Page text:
Largely initiated by studies among Greenland Eskimos in the early 1970s, great attention has been given to the possible effects of the very long chain n-3 polyunsaturated fatty acids (PUFA) in a variety of cardiovascular disease states. A series of possibly positive effects on pathogenetic mechanisms in cardiovascular disease has evolved from laboratory studies in cell cultures and animals as well as in humans, focusing mainly on eicosanoid metabolism with reduced activities of platelets and leucocytes, reduced plasma triglycerides and, antiarrhythmic effects in the myocardium. A rationale for a positive effect of very long chain n-3 PUFA in the secondary prophylaxis after revascularization procedures obviously also exists. The positive clinical effects based on prospectively randomized trials are summarized as follows. After coronary artery bypass grafting (CABG), the SHOT study showed statistically significant reduction in angiographic vein graft occlusion in 610 patients after 1 yr with supplementation of 3.4 g/d of highly concentrated very long chain n-3 PUFA. The reduction in occlusion rates was significantly related to the change in the n-3 PUFA concentration in serum phospholipids during the study period with the occlusion rate in the upper quartile of such changes at only approximately 50% of that in the lower quartile. These results were also clearly related to the presence of angina pectoris and occurrence of myocardial infarction after 1 yr. Several studies were conducted in patients after percutaneous transluminal coronary angioplasty (PTCA). By 1993, two meta-analyses indicated a positive effect on the restenosis rate, a significant problem after otherwise successful PTCA. During the late 1990s, three large prospective randomized placebo-controlled angiographic studies were conducted with very long n-3 PUFA 5.1-8.0 g/d, all with completely negative results. Today, therefore, very long chain n-3 PUFA supplementation cannot be recommended to reduce the incidence of restenosis after PTCA. All studies were performed without stenting of the coronary lesion. In the very special revascularization procedure of heart transplantation, evolving hypertension and accelerated atherosclerosis have been major clinical problems. In other studies, positive effects by supplementation with very long chain n-3 PUFA (3.4-5.7 g/d) were obtained on the surrogate end points coronary vasoreactivity to acetylcholine and hypertension, respectively. On the basis of the presently available literature from clinical studies, recommendations for supplementation with very long chain n-3 PUFA can be given to patients after venous CABG (up to 3.4 g/d), and after heart transplantation (3.4-5.7 g/d) but not to patients after traditional PTCA. In fact, data from substudies suggested the possibility that large doses (5.1 g/d) of very long chain n-3 PUFA might be contraindicated because they induce a proinflammatory state in patients under oxidative stress.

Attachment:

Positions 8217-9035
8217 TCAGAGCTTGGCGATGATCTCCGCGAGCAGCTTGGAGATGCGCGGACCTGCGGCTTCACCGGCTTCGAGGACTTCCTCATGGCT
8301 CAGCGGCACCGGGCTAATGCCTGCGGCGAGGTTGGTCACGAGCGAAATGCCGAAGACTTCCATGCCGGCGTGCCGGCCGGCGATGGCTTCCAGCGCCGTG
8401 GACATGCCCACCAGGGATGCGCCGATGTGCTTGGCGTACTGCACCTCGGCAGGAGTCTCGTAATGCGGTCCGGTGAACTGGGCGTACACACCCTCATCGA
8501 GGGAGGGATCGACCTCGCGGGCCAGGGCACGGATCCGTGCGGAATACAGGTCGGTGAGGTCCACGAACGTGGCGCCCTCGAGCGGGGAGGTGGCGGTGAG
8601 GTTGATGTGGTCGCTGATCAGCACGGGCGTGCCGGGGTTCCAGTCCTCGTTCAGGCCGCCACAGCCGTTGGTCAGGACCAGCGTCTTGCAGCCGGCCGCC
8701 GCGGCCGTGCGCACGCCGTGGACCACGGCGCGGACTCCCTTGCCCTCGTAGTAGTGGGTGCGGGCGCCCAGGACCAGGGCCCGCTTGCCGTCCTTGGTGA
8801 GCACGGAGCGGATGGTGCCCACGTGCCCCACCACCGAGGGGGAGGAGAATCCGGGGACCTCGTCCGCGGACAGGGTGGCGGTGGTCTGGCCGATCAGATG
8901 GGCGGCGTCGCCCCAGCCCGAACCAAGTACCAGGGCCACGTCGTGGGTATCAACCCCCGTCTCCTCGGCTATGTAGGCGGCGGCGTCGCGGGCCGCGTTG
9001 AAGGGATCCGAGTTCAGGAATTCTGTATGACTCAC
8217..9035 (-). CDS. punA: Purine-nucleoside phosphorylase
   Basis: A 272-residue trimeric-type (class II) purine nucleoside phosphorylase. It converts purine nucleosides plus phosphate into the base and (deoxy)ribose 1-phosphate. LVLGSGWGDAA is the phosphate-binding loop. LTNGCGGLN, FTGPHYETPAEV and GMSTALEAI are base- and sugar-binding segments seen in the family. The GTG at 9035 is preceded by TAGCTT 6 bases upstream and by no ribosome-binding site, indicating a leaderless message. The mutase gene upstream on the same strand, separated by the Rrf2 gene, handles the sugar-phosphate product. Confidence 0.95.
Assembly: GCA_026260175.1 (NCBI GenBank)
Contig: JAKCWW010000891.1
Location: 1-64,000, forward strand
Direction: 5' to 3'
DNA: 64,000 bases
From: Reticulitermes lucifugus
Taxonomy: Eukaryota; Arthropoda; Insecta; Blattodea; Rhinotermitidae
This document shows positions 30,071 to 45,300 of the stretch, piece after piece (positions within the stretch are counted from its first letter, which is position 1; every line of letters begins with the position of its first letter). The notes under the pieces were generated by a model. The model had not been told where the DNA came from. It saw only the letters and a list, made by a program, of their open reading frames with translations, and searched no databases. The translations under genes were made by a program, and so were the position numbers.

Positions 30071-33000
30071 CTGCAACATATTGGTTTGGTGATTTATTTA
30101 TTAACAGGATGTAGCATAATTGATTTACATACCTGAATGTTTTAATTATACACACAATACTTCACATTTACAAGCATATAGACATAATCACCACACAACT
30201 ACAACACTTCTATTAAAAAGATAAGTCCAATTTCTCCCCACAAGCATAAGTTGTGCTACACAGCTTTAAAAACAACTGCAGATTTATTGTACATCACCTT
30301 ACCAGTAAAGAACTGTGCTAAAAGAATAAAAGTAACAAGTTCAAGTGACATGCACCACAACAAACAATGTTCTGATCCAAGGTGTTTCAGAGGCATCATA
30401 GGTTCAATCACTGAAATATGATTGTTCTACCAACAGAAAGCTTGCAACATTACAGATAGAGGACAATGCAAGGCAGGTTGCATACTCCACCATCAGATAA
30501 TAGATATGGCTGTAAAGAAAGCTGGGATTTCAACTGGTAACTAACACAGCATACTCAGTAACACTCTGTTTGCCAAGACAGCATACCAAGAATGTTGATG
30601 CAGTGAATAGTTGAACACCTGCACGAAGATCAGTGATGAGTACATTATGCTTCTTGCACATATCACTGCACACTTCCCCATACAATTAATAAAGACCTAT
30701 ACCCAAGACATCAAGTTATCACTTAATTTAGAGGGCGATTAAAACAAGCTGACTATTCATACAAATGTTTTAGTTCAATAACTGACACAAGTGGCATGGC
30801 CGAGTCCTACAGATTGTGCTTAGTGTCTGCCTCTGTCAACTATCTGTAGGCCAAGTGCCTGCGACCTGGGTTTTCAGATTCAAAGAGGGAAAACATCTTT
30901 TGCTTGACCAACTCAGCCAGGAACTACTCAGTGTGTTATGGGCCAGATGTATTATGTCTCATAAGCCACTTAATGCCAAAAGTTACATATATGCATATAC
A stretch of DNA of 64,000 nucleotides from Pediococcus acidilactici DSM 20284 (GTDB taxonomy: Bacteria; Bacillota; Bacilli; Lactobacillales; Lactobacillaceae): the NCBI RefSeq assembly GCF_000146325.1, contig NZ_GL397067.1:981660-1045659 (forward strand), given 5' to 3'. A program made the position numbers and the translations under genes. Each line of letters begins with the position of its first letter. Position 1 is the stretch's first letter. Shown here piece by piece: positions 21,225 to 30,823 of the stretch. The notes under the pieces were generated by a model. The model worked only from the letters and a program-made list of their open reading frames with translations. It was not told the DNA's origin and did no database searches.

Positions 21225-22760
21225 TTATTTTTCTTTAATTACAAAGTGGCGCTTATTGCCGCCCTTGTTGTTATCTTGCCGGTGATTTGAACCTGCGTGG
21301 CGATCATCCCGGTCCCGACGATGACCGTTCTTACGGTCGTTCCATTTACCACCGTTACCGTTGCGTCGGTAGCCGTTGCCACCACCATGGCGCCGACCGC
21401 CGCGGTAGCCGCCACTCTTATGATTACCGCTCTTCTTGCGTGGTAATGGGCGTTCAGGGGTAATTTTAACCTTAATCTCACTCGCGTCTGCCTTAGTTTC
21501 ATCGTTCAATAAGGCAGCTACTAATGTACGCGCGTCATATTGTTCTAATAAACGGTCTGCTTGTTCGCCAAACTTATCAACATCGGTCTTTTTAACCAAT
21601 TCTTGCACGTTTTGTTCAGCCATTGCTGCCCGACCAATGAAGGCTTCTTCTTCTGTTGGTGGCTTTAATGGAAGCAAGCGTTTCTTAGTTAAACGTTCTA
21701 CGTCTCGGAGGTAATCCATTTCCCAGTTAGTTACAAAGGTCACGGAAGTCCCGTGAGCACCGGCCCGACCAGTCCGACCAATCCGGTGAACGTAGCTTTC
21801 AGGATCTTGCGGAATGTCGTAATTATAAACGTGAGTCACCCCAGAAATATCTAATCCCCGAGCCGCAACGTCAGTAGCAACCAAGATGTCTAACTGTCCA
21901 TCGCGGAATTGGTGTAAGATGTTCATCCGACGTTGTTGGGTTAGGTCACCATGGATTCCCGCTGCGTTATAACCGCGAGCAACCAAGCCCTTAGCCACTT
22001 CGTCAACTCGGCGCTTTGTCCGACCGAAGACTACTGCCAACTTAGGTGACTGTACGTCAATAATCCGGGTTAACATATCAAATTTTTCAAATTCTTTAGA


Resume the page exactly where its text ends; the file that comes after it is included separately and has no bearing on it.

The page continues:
Serum Lp(a) lipoprotein levels in patients with coronary artery disease and the influence of long-term n-3 fatty acid supplementation.